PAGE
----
Regional Attitudes and Behavior

A core principle of psychology is that individual attitudes influence individual behavior. Consequently, psychological data on intergroup bias have often been collected through small, controlled experiments in laboratories on university campuses that focus on the individual as the unit of analysis. However, the internet now facilitates the collection of massive amounts of data from diverse populations and locations. In my research, I rely on such large datasets to aggregate the responses of individuals into regional estimates and, in conjunction with other sources of data, predict outcomes of consequence. By studying biases regionally, I can investigate outcomes that might be relatively infrequent or otherwise difficult to study in the laboratory. This line of research is high in ecological validity, and at the same time is positioned to advance social cognitive theory. Specifically, my colleagues and I propose a new theoretical perspective that conceptualizes regional intergroup bias as qualitatively distinct from individual intergroup bias (Calanchini, Hehman, Ebert, Esposito, Simon, & Wilson, 2022). Whereas responses on individual measures of intergroup bias are generally interpreted to reflect the influence of culture, individual differences, and measurement error, we argue that aggregation cancels out individual differences and measurement error, leaving regional estimates of intergroup bias to primarily reflect culture. This theoretical perspective dovetails with a related project, in which we provided the first empirical evidence of construct validity for racial bias operationalized regionally (Hehman, Calanchini, Flake, & Leitner, 2019). Based on the responses of nearly 2 million American internet participants, we showed that regional racial bias corresponded with theoretically-relevant outcomes (i.e., predictive validity) but not theoretically-irrelevant ones (i.e., discriminant validity). Additionally, individual-level implicit measures are often criticized for their low retest reliability, but we found that regional estimates of both implicit and explicit racial bias demonstrate acceptable levels of retest reliability. Together, this theoretical perspective and validity evidence helps to situate a growing body of research relating regional intergroup biases to outcomes of societal importance. For example, my colleagues and I found that American police were more likely to use disproportionate lethal force against Black people in regions where White residents demonstrate stronger implicit associations between Black people and threat (Hehman, Flake, & Calanchini, 2018). Importantly, we did not measure the racial biases of police who used lethal force, or even of police more generally. Instead, these findings highlight the relationship between the beliefs of communities and the behavior of individuals who live and work in them.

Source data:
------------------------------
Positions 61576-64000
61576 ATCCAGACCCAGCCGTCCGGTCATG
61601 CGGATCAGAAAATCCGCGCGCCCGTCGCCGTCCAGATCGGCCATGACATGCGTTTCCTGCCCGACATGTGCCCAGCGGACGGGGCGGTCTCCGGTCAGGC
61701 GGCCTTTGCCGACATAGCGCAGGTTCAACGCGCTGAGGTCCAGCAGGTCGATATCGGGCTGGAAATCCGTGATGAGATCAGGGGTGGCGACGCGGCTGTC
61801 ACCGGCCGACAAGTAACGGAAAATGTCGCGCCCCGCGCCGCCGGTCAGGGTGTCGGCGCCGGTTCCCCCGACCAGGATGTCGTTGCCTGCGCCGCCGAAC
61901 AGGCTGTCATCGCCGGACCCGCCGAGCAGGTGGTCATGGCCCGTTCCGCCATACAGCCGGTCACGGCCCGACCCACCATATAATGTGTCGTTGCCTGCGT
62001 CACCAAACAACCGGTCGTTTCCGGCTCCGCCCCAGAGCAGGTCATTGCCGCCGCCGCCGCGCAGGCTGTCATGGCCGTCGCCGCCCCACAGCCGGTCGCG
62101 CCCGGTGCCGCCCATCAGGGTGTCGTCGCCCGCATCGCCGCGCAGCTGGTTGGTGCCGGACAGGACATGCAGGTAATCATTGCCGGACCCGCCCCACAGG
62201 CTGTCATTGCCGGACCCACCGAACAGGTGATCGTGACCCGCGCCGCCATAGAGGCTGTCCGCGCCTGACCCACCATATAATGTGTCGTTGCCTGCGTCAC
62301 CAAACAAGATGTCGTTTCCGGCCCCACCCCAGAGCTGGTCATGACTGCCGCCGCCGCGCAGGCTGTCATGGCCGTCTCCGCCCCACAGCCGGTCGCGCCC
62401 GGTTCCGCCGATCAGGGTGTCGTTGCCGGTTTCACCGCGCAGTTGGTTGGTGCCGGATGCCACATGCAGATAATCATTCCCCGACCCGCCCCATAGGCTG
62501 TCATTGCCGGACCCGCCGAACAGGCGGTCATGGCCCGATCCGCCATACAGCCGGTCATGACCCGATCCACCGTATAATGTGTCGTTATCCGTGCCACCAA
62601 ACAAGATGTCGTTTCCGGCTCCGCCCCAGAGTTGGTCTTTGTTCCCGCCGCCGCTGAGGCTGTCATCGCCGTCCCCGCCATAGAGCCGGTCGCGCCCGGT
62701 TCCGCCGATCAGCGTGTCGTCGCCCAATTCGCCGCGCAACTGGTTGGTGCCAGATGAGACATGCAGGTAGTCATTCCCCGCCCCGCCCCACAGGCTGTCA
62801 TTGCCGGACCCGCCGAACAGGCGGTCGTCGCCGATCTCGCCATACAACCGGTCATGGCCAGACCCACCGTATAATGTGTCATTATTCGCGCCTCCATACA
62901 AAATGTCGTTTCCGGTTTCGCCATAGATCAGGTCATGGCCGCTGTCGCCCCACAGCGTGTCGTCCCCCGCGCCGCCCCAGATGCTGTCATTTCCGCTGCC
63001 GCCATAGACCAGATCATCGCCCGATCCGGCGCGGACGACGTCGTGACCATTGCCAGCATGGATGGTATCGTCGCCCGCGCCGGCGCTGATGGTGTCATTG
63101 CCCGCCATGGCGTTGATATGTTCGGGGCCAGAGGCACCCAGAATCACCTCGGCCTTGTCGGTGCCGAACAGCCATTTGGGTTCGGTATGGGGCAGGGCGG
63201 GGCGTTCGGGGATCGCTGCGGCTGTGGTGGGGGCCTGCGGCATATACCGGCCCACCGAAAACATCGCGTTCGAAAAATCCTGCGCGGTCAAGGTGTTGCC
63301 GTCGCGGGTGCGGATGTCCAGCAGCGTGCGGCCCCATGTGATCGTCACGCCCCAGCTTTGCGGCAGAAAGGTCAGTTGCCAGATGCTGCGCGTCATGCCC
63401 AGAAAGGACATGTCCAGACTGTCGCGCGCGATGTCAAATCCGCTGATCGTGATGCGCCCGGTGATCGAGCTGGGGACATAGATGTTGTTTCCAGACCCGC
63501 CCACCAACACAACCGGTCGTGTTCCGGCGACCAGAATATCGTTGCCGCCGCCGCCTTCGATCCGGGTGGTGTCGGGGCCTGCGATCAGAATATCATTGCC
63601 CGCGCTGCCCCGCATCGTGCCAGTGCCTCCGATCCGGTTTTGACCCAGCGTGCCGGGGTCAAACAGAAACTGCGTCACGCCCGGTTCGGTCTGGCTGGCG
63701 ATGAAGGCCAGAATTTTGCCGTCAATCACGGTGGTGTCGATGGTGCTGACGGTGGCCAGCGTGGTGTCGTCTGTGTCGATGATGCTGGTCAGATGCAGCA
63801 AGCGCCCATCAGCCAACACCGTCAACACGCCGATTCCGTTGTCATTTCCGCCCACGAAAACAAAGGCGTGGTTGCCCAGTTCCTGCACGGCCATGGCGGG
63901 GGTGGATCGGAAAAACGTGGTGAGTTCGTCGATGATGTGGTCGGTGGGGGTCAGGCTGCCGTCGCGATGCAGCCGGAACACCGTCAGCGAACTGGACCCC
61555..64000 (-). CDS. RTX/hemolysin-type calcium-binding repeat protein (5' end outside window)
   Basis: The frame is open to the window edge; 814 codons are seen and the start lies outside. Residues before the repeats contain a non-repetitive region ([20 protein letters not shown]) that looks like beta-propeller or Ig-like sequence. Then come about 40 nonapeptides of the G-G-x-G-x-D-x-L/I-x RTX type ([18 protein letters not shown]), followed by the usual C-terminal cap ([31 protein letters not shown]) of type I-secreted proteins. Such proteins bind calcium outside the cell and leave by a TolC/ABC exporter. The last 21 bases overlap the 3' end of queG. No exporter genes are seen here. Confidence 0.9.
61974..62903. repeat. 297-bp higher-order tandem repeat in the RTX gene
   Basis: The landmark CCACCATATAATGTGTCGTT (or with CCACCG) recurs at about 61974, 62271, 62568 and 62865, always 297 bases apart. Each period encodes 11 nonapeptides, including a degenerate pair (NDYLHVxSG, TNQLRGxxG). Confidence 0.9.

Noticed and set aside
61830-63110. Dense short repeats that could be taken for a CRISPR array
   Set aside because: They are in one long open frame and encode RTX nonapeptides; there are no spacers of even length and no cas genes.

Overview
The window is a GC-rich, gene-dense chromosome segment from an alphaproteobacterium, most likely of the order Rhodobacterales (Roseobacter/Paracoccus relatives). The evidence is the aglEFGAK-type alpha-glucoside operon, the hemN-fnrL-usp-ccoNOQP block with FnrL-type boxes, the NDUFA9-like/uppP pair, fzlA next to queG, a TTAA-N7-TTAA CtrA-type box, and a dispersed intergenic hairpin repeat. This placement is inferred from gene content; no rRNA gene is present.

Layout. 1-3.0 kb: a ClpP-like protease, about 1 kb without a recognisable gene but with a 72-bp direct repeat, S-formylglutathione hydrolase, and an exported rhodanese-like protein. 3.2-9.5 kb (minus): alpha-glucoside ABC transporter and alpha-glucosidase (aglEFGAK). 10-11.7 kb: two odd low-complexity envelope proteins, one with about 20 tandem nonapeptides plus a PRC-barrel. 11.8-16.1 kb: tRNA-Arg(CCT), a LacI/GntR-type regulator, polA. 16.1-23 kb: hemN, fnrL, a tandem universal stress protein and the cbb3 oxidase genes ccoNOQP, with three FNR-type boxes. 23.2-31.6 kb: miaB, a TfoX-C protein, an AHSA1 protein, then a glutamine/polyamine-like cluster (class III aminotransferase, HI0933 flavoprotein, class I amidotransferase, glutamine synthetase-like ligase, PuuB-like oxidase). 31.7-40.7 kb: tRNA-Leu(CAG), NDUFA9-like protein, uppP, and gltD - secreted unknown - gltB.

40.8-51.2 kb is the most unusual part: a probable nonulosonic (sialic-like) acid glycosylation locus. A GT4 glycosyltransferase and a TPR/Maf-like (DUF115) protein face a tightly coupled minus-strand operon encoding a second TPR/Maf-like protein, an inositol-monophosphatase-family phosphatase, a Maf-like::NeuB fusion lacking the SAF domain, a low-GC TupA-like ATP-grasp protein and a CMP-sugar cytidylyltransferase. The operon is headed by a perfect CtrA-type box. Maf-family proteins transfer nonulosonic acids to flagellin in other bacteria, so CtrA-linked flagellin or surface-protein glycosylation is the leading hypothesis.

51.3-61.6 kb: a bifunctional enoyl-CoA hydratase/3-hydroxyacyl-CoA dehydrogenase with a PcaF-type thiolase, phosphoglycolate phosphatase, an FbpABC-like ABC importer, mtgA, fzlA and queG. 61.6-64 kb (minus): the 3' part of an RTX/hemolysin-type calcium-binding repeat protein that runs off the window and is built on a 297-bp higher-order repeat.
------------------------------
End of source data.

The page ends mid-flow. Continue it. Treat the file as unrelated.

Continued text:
Nearly a century of psychological theory and research indicates that behavior is a function of both the person and the environment. Based on this perspective, we tested the gay migration hypothesis, that lesbian, gay, and bisexual people move from places that are not gay-friendly to places that are gay-friendly (Esposito & Calanchini, 2022). Relying on data from a sample of >1 million internet participants, along with experimental data from a laboratory sample, we found converging evidence for person-environment fit as a function of sexual orientation and sexuality attitudes. Lesbian, gay, and bisexual people generally migrated from places low in gay friendliness to more gay-friendly places, and their own sexuality attitudes played little role in their decisions. In contrast, straight people with pro-straight attitudes migrated to places that were low in gay friendliness, whereas straight people with pro-gay attitudes migrated to places that were high in gay friendliness. This project dovetails with other work in which my colleagues and I used machine learning methods to identify relationships between structural and environmental features and a wide variety of intergroup biases (Hehman, Ofosu, & Calanchini, 2020). We found that human features of the environment (e.g., commute length; availability of mental health providers) and events in the environment (e.g., rates of premature deaths; rates of obesity) consistently predicted biases. Importantly, these data-driven statistical models predicted up to 62% of variance in regional intergroup biases, and predicted significantly more variance in regional biases than regional demographics alone. By adopting a regional approach, this line of work advances beyond traditional, individual-level psychological perspectives and highlights interconnections among intergroup biases, systems and structures, and important real-world outcomes.

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